Recently, the United States Department of Labor (DOL) issued
its final revisions to the white-collar exemptions under the federal Fair Labor
Standards Act (FLSA). Included is a new and important incentive for all covered
employers to maintain a written policy encouraging exempt employees to complain
about improper pay deductions.
Under the previous FLSA white-collar exemptions, in order
to claim one of the white collar exemptions (i.e., executive, administrative
or professional), an employer was required to satisfy not only the “duties”
test but also demonstrate that it paid a true salary. In other words, it also
had to satisfy the “salary” basis test. The failure to satisfy
either of these two tests resulted in the exemption being lost and the employer
being held for potential minimum-wage and overtime payments.
Whether a wage payment satisfied the “salary” test
was the subject of significant regulations and considerable litigation. Prior
to the new FLSA regulations, if improper salary deductions were actually made
or if there was even a “significant likelihood” that such improper
deductions could be made, then the salary basis test could be lost for the
entire tenure of the employee (damages limited only by any applicable statute
of limitations). This was true, even if the employer made an improper salary
deduction for only one pay period. This obviously created a trap for the unwary
The new FLSA white-collar regulations seek to eliminate this
trap. The regulations contain two very significant changes to the salary basis
test. First, if an “employer has an actual practice of making improper
deductions, the exemption is lost during the time period in which the improper
deductions were made for employees in the same job classification working for
the same managers responsible for the actual improper deductions.” This
significantly reduces the potential monetary exposure in unpaid overtime.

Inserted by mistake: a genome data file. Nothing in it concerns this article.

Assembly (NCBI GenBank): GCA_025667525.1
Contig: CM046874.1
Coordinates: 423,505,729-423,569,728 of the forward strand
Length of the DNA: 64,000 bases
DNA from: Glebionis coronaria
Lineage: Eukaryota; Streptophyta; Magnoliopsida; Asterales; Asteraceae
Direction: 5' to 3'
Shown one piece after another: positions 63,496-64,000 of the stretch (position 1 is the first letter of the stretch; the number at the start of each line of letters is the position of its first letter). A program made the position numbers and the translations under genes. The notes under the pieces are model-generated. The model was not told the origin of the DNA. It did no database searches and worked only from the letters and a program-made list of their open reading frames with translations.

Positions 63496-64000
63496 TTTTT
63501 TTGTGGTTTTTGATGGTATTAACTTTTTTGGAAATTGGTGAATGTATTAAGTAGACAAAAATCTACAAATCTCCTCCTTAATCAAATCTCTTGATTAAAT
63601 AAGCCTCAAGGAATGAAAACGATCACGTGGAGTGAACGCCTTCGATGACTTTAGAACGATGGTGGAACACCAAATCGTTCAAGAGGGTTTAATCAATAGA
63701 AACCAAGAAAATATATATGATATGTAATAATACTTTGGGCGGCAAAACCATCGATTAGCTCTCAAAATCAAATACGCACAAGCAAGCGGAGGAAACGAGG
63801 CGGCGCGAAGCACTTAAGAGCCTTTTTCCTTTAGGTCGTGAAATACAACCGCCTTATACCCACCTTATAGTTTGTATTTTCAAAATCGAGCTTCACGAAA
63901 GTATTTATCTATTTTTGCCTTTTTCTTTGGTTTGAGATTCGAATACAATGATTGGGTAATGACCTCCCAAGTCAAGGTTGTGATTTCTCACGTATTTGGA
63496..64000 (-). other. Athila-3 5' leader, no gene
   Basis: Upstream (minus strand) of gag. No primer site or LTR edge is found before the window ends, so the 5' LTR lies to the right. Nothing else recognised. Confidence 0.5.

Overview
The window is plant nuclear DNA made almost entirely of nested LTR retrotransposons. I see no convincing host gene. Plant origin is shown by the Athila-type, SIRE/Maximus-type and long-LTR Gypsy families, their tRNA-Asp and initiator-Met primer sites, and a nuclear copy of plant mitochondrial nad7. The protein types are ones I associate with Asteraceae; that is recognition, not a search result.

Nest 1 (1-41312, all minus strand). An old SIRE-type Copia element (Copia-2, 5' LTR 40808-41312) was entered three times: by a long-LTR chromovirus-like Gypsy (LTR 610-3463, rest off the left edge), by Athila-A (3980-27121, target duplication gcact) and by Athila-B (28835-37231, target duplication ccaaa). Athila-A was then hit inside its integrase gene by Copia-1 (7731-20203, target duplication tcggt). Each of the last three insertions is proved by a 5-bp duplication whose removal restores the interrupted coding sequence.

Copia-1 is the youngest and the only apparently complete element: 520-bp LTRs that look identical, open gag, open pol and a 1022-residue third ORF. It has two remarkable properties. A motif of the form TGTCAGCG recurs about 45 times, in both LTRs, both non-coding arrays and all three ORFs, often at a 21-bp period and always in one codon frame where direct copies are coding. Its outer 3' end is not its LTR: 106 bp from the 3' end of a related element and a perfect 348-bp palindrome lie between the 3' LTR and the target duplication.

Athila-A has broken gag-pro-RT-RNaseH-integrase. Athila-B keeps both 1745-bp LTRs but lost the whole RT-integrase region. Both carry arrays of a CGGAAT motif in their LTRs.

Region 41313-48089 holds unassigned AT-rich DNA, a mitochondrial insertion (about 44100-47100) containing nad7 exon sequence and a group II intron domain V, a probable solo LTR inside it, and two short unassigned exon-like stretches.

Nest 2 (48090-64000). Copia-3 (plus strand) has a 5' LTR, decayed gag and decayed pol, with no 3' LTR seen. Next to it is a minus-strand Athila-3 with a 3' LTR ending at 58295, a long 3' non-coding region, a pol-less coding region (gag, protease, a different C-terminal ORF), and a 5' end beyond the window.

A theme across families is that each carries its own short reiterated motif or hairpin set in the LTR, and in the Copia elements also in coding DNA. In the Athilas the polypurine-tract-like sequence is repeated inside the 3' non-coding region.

Second, the new FLSA white-collar regulations create a “safe
provision to the salary basis test. This provides a new affirmative defense
for employers. Basically, if an employer has a clearly-communicated policy
that prohibits improper pay deductions, includes a complaint mechanism, reimburses
the employee(s) for any improper deductions and makes a good-faith commitment
to comply in the future, an employer will not lose a claimed exemption unless
it willfully violates its policy by continuing to make improper deductions
after receiving employee complaints.
This safe harbor provision essentially allows the employer
to repay the employee for the improper deduction and still maintain the exemption –
even for the time period in which the improper deduction occurred.
According to the DOL, the “best evidence of a clearly-communicated
policy is a written policy that was distributed to employees prior to the improper
pay deductions by, for example, providing a copy of the policy to employees
at the time of hire, publishing the policy in an employee handbook or publishing
the policy on the employer’s Intranet.”
The DOL explained in its preamble to the new FSLA white-collar
regulations that the safe harbor provision encourages employers to adopt “proactive
management practices”. Citing the Supreme Court cases of Faragher v.
City of Boca Raton and Burlington Industries, Inc. v. Ellerth, the DOL stated
that the safe harbor provision is “generally consistent with trends in
employment law”. The DOL emphasized that while “a written policy
is not essential,” the policy “must be communicated to employees
prior to the actual impermissible deduction”.
It is important to note that after receiving a complaint,
an employer must evidence its good faith commitment to complying with the FLSA
in the future. According to the DOL, this could include but is not limited
to any of the following: “adopting or re-publishing to employees its
policy prohibiting improper pay deductions; posting a notice including such
a commitment on an employee bulletin board or employer Intranet; providing
training to managers and supervisors; reprimanding or training the manager
who has taken the improper deduction; or establishing a telephone number for
In sum, the new FLSA white-collar regulations encourage employers
to give their employees one more reason to complain. Employers who have not
adopted an employee handbook or have not had competent counsel revise their
employee handbook for some time should do so. Attorneys involved in reviewing
and drafting employee handbooks and counseling employers’ with respect
to their obligations under the FLSA should review these new regulations carefully.
Howard B. Hoffman maintains a law office in Rockville, Maryland, where he
concentrates in employment law. A significant portion of his practice includes
counseling employers regarding risk management issues, including maintaining
compliance with the FLSA.